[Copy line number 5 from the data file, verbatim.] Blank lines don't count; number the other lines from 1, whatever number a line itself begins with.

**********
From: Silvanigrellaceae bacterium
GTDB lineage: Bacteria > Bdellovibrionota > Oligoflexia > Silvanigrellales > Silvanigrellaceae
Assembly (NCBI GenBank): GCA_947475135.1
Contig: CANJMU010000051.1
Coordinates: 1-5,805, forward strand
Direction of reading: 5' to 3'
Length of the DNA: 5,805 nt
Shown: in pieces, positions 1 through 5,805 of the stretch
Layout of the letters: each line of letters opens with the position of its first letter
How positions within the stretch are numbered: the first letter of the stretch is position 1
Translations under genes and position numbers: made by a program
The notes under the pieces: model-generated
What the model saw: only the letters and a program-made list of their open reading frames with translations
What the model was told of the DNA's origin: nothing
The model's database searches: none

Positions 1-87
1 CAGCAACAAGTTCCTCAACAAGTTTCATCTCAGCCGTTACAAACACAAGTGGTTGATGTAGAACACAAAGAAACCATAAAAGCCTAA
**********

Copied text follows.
Coordinates: 1-5,805, forward strand